Sunday, November 13, 2011

Zucchini Boats

Are you looking for a different recipe for side items for your holiday season?  Years ago, I stumbled upon a stuffed zucchini recipe in Cooking Light magazine that was absolutely a wonderful substitute for turkey stuffing for the holidays. It was a low carb, meatless way to have dressing. I am determined to find the recipe, but have not been able to locate that magazine. As soon as I find it, I will share. When I was craving the stuffed zucchini not long ago, I went a little rogue and made a simplified version without several of the ingredients. What I got was a REALLY nice vegetable side dish, and I'm not a huge squash fan. {Mainly because I'm not a fan of mushy food, but this is not mushy. I promise.}

6 zucchini squash
salt & pepper
real parmesan
olive oil
*optional 1/2 cup panko bread crumbs

Here's how you prepare these simple zucchini boats:
Preheat your oven to 350 degrees and get a cookie sheet or jelly roll pan ready. Wash 6 zucchini squash. Cut off the end. Slice them length-wise. Score the edges with a paring knife to begin hollowing out the skin of the squash. Carefully score through the center of the vegetable. Carefully, without going through the skin, score horizontal cube-sized blocks with your knife. Using a teaspoon, scoop out as much of the flesh of the zucchini as possible. {My apologies. The dicing of the vegetable inside the skin is not a simple thing to do.} Put the veggie in a small bowl and salt and pepper it generously. Spoon the vegetable back into the boats. Using a vegetable peeler, shave parmesan slices in a pile on your cutting board or any clean surface. Drizzle tiny bits of olive oil across the zucchini boats. Sprinkle the shaved parmesan over the vegetable. If you like, top each boat with a sprinkle of panko bread crumbs for extra crunch.  Bake this for 25-35 minutes, until golden.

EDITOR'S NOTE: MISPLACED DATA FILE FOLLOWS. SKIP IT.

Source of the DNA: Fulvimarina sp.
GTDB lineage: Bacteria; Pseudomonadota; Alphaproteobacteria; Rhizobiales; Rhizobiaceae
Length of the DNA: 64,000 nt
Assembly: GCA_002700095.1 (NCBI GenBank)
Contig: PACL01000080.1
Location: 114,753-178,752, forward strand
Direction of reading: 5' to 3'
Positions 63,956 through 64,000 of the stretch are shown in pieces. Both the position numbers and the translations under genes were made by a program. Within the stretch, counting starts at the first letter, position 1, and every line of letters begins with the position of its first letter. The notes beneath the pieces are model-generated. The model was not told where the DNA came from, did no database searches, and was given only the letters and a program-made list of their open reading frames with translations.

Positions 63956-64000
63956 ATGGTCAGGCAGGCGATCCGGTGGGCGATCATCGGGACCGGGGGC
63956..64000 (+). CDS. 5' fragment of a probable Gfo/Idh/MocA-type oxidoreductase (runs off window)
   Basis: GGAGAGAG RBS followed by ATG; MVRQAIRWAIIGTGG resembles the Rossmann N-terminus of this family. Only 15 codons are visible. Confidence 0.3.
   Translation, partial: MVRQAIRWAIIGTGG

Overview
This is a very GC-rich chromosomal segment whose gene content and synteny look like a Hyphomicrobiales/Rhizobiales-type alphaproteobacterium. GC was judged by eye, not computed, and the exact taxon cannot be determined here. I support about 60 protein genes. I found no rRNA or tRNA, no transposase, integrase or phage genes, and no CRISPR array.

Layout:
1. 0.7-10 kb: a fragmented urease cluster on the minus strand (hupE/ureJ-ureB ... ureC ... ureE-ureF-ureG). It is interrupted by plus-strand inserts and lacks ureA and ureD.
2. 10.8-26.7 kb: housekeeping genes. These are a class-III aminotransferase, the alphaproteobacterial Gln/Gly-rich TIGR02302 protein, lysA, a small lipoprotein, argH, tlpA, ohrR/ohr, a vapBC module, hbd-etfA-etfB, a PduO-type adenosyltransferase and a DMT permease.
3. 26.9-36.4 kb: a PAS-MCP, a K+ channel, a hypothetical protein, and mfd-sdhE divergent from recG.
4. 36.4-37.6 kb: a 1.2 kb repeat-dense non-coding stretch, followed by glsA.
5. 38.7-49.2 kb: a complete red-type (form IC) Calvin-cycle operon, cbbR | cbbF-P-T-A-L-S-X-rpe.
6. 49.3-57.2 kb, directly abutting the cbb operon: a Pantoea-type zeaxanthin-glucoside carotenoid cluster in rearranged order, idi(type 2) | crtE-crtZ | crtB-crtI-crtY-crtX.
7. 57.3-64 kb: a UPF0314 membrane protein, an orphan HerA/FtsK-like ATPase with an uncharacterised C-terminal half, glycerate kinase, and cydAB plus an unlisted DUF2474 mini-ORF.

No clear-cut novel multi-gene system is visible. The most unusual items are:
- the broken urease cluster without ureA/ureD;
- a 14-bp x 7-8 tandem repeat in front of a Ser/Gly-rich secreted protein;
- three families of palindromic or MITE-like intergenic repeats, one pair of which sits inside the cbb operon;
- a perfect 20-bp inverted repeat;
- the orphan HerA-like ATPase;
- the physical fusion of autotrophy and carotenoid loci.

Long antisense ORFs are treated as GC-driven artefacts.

Meatloaf Perfection

Once upon a time, I watched a television cooking contest. In it, contestants had to use frozen Pilsbury products in unusual and innovative ways. The top recipe took home several thousand dollars. Watching the show, gave me a bit of inspiration. How many things did I have in my pantry that were more versatile than I gave them opportunity to be?

Investigating those items gave me a brilliant idea that turned into one of our favorite meals. I'm not a huge fan of meatloaf in restaurants because the textures are almost ALWAYS funky, mushy, too ketchupy, or brick-like.  My favorite way to create a moist, but crunchy crusted meatloaf is so easy, you'll be stunned. I typically use a combination of 1 part beef to 1 part deer meat. Our family loves to economize and we love the rich flavor of ground venison.
Here's my recipe:
2 pounds meat {turkey, beef, deer, elk, chicken}
1 package Stove Top dressing
1 cup grated fresh Parmesan/Reggiano {Not the stuff in the green can.}
2 large eggs

Mix these ingredients with your hands until they are incorporated evenly. Preheat your oven to 350 degrees before you start mixing. Once your loaf is mixed well, put it on a stone cookie sheet or jelly roll pan. Half of the reason textures are off in many meatloaves is that they swim in grease in a standard loaf pan. Avoid that and use a shallow edged pan. The edges will crisp up nicely this way.

Here's what it should look like {this is all organic, hormone free, beef} before you pop it into the oven.